Carly Lane
May 28, 2015 1:32 pm

Street harassment is a widespread, pervasive problem. It’s something that almost every woman experiences in their lifetime, all over the world. And it starts really, really young.

According to a new survey conducted by Hollaback! and Cornell University, most of them say that they experienced their first negative interaction when they were only in their teens.

It’s one thing to hear about an issue anecdotally, but the statistics here are truly alarming: 84% of over 16,600 women surveyed said they had encountered street harassment before the age of 17, and more than half said that they had also been fondled, groped or otherwise assaulted. Of those polled, 82% of transgender women also reported being harassed because of their gender identity.

“This is a global problem. This really points to the fact that it is a global epidemic,” said Debjani Roy, deputy director of Hollaback!, in an interview with the New York Daily News.

An infographic provided by the Daily News highlighting some of the statistics found in the global survey really puts the problem into perspective. It’s tough to argue with cold, hard data that presents some problematic truths about street harassment.

The Daily News also spoke with several women from New York City who confessed to using different strategies in order to draw less attention to themselves so they’d be less likely to be on the receiving end of unwanted harassment. These ranged from pretending not to hear the comments to wearing headphones to block out any catcalling.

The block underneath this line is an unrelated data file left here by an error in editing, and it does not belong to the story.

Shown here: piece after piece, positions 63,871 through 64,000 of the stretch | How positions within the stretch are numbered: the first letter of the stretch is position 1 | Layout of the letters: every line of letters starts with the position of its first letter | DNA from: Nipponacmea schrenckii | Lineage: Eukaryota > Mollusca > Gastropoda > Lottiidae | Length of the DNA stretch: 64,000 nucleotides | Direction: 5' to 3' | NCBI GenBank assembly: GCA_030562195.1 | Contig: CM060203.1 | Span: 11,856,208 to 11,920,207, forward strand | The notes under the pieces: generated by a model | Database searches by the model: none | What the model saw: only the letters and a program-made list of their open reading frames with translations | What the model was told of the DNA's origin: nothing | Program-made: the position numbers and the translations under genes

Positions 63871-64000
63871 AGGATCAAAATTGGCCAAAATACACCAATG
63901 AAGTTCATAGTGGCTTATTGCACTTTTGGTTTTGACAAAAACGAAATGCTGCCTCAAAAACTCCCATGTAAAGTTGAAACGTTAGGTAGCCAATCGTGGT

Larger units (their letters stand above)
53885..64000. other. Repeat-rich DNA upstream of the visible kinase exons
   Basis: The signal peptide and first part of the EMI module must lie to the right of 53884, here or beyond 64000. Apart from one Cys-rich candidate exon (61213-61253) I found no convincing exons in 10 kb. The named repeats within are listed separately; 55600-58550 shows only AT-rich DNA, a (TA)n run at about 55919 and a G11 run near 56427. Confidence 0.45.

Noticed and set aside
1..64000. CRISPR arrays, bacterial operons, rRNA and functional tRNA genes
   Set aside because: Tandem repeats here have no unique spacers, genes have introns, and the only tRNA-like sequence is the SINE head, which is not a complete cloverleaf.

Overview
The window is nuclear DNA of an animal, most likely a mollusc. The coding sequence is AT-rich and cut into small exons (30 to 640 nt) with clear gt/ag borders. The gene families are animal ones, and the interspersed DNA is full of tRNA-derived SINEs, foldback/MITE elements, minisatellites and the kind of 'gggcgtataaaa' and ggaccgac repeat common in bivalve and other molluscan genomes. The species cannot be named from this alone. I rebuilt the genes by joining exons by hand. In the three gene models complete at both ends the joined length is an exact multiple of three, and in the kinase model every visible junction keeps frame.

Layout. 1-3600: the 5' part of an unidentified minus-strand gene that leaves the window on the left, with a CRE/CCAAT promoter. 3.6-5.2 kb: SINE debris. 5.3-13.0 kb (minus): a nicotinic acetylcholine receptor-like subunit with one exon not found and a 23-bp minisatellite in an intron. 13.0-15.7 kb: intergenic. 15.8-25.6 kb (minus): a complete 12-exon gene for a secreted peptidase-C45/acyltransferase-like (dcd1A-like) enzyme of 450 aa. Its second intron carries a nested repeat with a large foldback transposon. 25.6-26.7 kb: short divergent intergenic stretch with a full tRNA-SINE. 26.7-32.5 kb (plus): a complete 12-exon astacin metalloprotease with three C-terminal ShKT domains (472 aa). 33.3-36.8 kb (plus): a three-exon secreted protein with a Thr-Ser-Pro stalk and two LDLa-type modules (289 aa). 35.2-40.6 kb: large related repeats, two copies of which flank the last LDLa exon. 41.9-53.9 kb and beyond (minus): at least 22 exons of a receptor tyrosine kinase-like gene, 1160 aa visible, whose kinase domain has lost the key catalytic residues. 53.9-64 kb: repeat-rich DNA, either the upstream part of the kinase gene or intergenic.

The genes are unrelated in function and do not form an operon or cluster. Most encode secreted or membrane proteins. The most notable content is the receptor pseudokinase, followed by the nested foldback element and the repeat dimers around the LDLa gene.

But the fact that this is a problem that starts for many girls in the midst of puberty is not only disheartening, it’s frightening.

“People don’t want to recognize that this starts really young,” said Roy. “The emotional impact it has as girls develop is quite significant.”

What’s to be done about street harassment? Well, awareness is the first step to fostering change. There are organizations like Hollaback, who work to combat catcalling and other forms of street harassment, as well as artist campaigns like “Stop Telling Women to Smile” working everywhere to create the kind of awareness that can really help things change. Thanks to a survey like this, more and more people are going to be able to recognize that this is a problem that needs to be tackled head-on.

[Featured image via.]

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